As an educational therapist, I’ve worked closely with many parents of special needs children. I’ve seen the struggles that they can face, where oftentimes confusion and despair come from not having a firm, solid shoulder to lean on. Recently, I came across a parent-support group for people with dyslexic children. The initiative—Dyslexia Support Group Singapore—is spearheaded by Christina Tan, a lawyer by training and mother of two, one of whom has dyslexia. I reached out to Christina for a chat and an interview—several areas were discussed, including the difficulties that her daughter (’E’) had faced and what she had done to help ‘E’ overcome them.
I understand that ‘E’ has dyslexia and was diagnosed to be so quite early on. Specifically, what challenges did she face?
For the life of her, she could not process sounds, so there was no point in forcing phonics on her or teaching her how to blend. It didn’t work for her.
My daughter also had low self-esteem. She would bargain for less homework and would often act up when it came to dealing with texts, or when people tried to teach her new words.
I used to send her to I Can Read. When attending classes there, she was often recommended for grade jumps to go up to the next level. When she was in class, she would be perfectly fine, but when you brought her into a one-on-one assessment for the grade jump, she would have meltdowns. She would not even want to look at the text. Her teachers would say that she was okay, that perhaps she was just shy—verbally she was still alright, using bombastic words of which I had no idea where she had learned from, but which she could use in context.
When it came down to reading or asking her to do her homework, she would just throw tantrums and not cooperate. It was only after I had spoken to a friend who was an Educational Psychologist (EP) that started me on the journey to find out if she was dyslexic.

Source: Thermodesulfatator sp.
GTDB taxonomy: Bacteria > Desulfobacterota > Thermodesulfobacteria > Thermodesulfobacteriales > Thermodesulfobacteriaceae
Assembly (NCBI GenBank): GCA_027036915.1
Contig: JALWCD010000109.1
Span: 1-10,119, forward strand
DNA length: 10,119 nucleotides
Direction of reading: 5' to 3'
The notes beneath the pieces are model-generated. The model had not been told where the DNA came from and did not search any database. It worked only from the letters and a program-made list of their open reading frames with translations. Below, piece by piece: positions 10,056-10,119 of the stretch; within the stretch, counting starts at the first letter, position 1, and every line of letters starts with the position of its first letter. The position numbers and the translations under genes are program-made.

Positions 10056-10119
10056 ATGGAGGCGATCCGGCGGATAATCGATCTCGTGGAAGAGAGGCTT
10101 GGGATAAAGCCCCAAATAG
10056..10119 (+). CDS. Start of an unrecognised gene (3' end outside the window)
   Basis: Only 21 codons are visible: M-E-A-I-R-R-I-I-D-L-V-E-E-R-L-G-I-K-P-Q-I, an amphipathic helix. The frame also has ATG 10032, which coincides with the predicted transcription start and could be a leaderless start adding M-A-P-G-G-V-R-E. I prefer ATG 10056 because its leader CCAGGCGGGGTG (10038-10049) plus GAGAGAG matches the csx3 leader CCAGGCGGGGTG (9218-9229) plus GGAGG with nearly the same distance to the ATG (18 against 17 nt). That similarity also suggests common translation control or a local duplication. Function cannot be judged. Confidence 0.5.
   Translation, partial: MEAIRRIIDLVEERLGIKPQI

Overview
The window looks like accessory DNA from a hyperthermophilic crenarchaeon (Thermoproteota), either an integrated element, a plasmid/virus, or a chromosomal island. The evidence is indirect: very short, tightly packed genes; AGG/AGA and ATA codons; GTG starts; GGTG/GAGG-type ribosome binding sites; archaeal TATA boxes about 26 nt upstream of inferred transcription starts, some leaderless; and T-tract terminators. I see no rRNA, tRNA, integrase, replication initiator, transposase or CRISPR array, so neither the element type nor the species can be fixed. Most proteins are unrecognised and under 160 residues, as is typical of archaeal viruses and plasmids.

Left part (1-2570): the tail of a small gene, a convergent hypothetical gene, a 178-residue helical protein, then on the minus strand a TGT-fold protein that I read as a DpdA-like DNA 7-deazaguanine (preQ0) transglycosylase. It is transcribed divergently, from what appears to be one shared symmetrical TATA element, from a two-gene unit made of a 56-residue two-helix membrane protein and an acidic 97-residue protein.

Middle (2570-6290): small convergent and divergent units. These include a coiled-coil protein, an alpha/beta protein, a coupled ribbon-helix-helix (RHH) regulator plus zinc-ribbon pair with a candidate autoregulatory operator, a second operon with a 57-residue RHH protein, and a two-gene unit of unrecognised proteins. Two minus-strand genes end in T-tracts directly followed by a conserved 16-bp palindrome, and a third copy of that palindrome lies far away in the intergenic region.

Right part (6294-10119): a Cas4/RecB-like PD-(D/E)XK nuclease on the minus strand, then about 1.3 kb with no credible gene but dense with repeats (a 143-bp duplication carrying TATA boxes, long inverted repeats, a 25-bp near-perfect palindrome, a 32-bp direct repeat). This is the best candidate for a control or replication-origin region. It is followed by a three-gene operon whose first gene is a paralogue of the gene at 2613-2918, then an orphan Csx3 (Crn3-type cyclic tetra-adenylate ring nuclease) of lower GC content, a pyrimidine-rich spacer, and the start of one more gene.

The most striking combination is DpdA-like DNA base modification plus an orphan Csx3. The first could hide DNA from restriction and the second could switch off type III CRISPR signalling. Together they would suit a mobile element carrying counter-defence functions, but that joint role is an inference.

In fact, the diagnostic assessment only happened in December, and in January, ‘E’ was due to go into primary school. Her confidence was at an all-time low, and when my husband and I brought her to the school orientation, she was one of the two students out of the whole cohort who were crying at the time. We decided that no, we were not going to let her start school in this state.
How did you overcome the initial challenges?
We went to a private EP, and by March, we got the diagnosis that she was dyslexic. Straightaway after that we gave her intervention, including Occupational Therapy (OT) intervention and the Davis Dyslexia Correction Programme from the US, which had done wonders. I started by reading the book (written by Ronald D. Davis) first, and just basically devoured two of his books within the week. After that, I spoke to some parents who put their children through that programme; from there, I sent my daughter to a facilitator, and the rest is history.
Because we took her out for a year, I was able to get her to start from scratch with what I had not been able to do. She picked up her English language skills from I Can Read; I didn’t specifically teach her other than to provide the means for her to go to the enrichment centre. When I discovered the Davis Dyslexia Correction Programme, I was the one giving the coaching at home, at the same time teaching myself. Within the short span of six months, she was taking off and was up to speed with her reading at her chronological age.